There are typically two types of rewards credit cards: cash back credit cards and travel rewards cards. If you’re a jet-setter, a travel rewards card is probably most appealing; if you’re a homebody, cash back is the way to go.
But what if you want both? While the Capital One Venture Rewards Card is marketed as a travel rewards card, savvy users will find that it’s actually a very good cash back card as well – thus making it an impressive “combo” card.
How to Use Capital One Miles
Like an airline, Capital One uses the term “miles” to refer to their loyalty points. Nevertheless, these miles can be redeemed for one cent each as a statement credit towards any travel related expense. Cardmembers simply log on to their account, select the hotel, airfare, or rental car charge they wish to be reimbursed for, and Capital One will credit their account for the equivalent amount.
Let’s look at the pros and cons of the Capital One Venture Rewards Card to see if it’s the right rewards card for you.
- Two “Miles” Per Dollar Spent. Though it’s marketed as a travel rewards card and you earn two “miles” for each dollar you spend, the miles aren’t just valid towards airfare as they are with other travel cards. Each mile is actually worth one cent and can easily be redeemed for any travel expense such as airline tickets, hotel stays, or car rentals – and you’re not limited to any specific companies or airlines. For example, if you have 20,000 miles earned, you can use those miles toward any $200 hotel stay, train ticket, or flight. In essence, the Venture Rewards card is a cash back card that delivers a remarkable 2% return on all expenses.
- $59 Annual Fee. This is a modest fee compared to other credit cards, and it’s waived your first year. One way to look at it is that the fee will pay for itself after you spend $3,000.
- No Foreign Transaction Fees. Foreign transaction fees are a terrible rip off. Most credit cards charge between 1-3% on all transactions processed outside of the United States for no reason other than the fact that they can. While some other credit cards, like the American Express Platinum, have recently announced that they will be eliminating these fees, Capital One has never charged this on any of its cards in the first place.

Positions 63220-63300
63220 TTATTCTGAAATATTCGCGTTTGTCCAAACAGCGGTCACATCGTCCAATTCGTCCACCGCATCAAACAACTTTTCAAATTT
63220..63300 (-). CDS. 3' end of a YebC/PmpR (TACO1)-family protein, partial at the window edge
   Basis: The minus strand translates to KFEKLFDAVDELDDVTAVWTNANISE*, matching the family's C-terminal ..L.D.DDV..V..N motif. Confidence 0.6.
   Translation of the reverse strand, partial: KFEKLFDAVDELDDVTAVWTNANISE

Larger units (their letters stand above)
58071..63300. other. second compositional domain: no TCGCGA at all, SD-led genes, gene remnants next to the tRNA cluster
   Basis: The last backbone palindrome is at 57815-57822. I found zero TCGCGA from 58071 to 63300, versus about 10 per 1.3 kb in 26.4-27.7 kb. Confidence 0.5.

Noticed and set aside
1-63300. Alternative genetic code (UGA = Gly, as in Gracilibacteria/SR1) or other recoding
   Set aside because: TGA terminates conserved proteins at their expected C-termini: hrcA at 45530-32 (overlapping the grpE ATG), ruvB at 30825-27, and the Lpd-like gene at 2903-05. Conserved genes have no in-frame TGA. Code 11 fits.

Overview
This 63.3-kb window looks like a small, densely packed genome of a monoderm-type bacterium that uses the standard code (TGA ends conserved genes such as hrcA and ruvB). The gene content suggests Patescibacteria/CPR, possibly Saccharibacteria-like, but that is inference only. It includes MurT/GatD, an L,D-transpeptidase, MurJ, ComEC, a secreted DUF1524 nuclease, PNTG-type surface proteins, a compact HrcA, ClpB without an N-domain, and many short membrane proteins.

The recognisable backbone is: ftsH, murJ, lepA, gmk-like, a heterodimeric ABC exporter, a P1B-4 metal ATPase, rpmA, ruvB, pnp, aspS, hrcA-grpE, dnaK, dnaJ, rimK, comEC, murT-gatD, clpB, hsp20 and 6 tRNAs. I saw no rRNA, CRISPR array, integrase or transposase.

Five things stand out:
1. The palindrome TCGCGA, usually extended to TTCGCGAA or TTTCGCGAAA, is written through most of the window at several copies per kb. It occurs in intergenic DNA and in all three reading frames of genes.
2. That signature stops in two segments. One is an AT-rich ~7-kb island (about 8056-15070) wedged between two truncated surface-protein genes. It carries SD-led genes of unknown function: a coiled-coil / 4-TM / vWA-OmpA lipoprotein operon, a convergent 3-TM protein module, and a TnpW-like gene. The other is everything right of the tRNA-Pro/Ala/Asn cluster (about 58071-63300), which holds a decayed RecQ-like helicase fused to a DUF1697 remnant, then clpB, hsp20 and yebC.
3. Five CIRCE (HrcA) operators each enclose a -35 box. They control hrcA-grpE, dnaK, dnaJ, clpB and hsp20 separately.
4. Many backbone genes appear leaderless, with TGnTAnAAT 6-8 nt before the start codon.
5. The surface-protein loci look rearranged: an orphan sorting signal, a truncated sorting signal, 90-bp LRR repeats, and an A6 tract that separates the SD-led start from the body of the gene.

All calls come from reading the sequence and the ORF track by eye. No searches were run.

- 13.9% to 20.9% Variable APR. The interest rate you receive will vary based on your credit history. It will change further depending on the Prime Rate.
- Outstanding Reward Rate. While some cards may offer higher cash back rewards on purchases during some periods, 2% cash back is the highest non-promotional rate offered by a credit card on all purchases. So long as you spend at least 2% of your charges on something that is travel-related, the miles granted are as good as cash.
- Earn Points and Miles on Awards. If you were to earn genuine airline miles that were redeemable for an award that was worth 2 cents per mile, you still would not earn miles on the award flight itself. Since this Capital One program issues their awards in the form of a statement credit, the airlines treat your award flights just like any other paid ticket. That means that you will earn miles, qualify for elite status, and can even be eligible for upgrades on your award tickets.
- Award Flexibility. Anyone who has ever tried to redeem an airline award seat knows that availability can be scarce at best, and non-existent in many cases. Capital One’s No Hassle award program is entirely independent of these restrictions, allowing you to book travel on any airline at any time.
- You Must Claim Credits for Travel Expenses. It’s not difficult to claim credits on the Capital One website, but it is an additional step you have to go through. And if you rarely travel, it will be difficult to claim your rewards. They do offer other redemption opportunities for merchandise and gift cards, but they are usually not as good as cash back.
- High Interest Rates. Like all rewards credit cards, you can expect to pay a higher interest rate than you would on a card that does not offer any kind of miles or cash back. Rewards cards are only for people who intend to pay off their balance every month in full and on time. If you ever have to carry a balance, you should consider a non-rewards card with a very low interest rate such as the Promise Card from PenFed.
- No Opportunity for High Value Redemptions. People who travel using frequent flyer programs from airlines hope to redeem their points for international business and first class award seats that normally cost thousands. If successful, this strategy can represent a value of far more than the one or two cents in value per dollar spent on a rewards card.
If you travel occasionally, and are looking to avoid the unregulated lottery that frequent flyer programs have become, then the Capital One Venture Rewards card may be the best travel rewards card out there. Offering 2% cash back on all purchases, this credit card is a win-win for those who pay off their balance every month and want to save money on vacations.
Do you carry the Capital One Venture Rewards Card? In your experience, how does it compare to other cash back and travel rewards cards?